Stephanie Stack joined Pacific Whale Foundation in 2013 and is the lead for international research. Her research focuses on quantifying the impact of human activities on cetacean health and behavior and working with stakeholders to develop appropriate mitigation strategies. She has studied various aspects of marine mammal biology, ecology and conservation in Canada, Australia, Central America and the USA. Her recent focus has been studying the impacts of commercial ‘swim-with-whale’ tours, documented injuries to whales and dolphins from fishing gear interactions, and documenting the spatial distribution of marine animals to inform management actions. Prior to joining Pacific Whale Foundation, Stephanie was funded by the Canadian International Development Agency to advance UN sustainable development goals by working abroad in South Africa to conserve marine resources and promote gender equality. Stephanie is currently undertaking a PhD at Griffith University in Australia, studying humpback whale migration dynamics in a changing climate.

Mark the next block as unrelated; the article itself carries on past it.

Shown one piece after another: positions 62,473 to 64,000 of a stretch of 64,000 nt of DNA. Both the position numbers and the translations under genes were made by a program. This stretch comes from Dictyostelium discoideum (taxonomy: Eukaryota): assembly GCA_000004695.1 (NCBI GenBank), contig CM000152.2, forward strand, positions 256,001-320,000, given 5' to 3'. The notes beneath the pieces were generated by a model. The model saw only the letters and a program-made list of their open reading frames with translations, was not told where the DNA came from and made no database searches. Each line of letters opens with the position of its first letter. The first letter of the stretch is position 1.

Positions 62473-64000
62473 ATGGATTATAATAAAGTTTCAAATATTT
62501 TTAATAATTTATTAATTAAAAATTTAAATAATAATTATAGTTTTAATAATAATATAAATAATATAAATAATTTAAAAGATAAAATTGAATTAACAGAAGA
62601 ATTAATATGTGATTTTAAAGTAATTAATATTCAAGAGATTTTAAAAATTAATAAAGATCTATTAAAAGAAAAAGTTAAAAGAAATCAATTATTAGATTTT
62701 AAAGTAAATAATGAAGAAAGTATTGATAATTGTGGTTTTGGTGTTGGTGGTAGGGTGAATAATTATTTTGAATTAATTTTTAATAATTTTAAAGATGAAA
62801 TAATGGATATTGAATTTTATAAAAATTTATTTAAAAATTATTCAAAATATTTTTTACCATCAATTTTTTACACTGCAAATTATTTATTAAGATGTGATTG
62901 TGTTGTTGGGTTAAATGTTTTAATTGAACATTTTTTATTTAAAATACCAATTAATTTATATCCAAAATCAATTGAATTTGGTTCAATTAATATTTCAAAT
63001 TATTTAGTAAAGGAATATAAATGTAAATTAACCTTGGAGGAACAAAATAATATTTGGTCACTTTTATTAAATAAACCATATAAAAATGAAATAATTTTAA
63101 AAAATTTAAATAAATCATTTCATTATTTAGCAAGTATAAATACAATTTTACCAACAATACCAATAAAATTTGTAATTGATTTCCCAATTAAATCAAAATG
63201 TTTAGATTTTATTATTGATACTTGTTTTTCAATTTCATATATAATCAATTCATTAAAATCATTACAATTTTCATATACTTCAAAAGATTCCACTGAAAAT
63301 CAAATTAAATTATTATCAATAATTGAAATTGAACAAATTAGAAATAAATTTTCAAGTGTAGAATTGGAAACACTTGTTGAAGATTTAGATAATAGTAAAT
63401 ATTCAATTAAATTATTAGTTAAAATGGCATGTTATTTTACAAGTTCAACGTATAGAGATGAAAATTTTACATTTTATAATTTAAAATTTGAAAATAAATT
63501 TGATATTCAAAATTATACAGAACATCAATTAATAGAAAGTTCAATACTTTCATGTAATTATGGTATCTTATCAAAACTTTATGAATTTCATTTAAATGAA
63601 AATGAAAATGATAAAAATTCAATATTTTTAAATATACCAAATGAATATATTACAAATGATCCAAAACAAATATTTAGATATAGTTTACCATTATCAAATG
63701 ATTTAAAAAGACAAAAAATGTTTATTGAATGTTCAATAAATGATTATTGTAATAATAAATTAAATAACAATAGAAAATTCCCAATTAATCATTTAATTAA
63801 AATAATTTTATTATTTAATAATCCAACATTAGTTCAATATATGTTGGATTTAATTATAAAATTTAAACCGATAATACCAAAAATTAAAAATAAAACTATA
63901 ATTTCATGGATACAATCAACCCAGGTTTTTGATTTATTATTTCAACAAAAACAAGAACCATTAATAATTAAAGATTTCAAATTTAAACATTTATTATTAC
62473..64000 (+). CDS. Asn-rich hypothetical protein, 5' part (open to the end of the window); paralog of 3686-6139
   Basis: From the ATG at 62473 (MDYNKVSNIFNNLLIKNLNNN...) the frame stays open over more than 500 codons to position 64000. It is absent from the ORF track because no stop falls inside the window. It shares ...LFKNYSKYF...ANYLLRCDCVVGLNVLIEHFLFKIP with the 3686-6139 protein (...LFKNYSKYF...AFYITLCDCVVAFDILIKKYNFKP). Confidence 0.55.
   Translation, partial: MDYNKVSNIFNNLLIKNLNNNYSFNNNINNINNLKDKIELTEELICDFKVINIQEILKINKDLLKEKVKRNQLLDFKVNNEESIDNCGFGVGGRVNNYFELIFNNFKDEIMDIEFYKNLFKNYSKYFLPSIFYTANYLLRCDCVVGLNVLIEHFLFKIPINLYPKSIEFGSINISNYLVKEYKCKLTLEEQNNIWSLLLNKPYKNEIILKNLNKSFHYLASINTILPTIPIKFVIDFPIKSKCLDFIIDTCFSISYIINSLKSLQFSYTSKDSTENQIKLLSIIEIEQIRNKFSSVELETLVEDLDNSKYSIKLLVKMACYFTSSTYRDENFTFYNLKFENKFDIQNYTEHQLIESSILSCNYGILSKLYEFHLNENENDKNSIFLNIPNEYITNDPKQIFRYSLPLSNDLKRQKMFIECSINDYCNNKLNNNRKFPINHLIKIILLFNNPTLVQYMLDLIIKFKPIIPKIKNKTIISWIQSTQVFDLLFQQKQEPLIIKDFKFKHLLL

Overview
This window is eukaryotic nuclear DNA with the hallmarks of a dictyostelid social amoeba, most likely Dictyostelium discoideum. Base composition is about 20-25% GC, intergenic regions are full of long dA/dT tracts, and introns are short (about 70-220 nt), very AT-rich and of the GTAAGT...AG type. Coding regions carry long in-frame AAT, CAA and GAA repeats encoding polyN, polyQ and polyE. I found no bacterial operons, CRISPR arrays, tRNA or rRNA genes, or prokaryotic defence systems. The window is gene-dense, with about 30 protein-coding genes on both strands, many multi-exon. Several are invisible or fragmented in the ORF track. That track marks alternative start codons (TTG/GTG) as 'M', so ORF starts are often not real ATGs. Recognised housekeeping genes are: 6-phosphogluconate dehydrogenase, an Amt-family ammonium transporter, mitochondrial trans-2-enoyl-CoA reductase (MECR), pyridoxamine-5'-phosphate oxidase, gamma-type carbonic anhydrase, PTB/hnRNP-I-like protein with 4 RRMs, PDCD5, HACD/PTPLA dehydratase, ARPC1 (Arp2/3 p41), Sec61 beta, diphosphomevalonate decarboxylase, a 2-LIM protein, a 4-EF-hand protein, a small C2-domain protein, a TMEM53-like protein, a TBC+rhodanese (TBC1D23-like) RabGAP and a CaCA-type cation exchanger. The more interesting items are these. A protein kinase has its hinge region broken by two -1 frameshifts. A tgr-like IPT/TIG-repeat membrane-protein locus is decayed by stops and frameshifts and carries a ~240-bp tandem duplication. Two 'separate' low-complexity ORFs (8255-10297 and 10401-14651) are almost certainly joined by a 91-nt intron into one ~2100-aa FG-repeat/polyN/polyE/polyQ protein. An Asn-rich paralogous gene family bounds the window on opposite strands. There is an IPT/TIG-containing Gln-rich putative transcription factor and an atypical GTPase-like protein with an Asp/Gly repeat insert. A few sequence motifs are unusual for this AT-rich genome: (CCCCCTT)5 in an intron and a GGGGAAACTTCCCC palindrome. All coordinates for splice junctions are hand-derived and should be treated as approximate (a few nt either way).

Memberships and affiliations:
Stephanie advises on anthropogenic impacts to cetaceans to: International Whaling Commission, Australian government, Queensland Department of Parks and Wildlife, and the Committee on the Status of Endangered Wildlife in Canada (COSEWIC).
Stephanie currently serves as an invited member of the Scientific Committee of the International Whaling Commission, a member of the Society for Marine Mammalogy, a trained responder for ORRCA Marine Mammal Stranding team, NOAA’s Marine Mammal Stranding team and a level 2 responder for NOAA’s Hawaiian Islands Large Whale Entanglement Response team.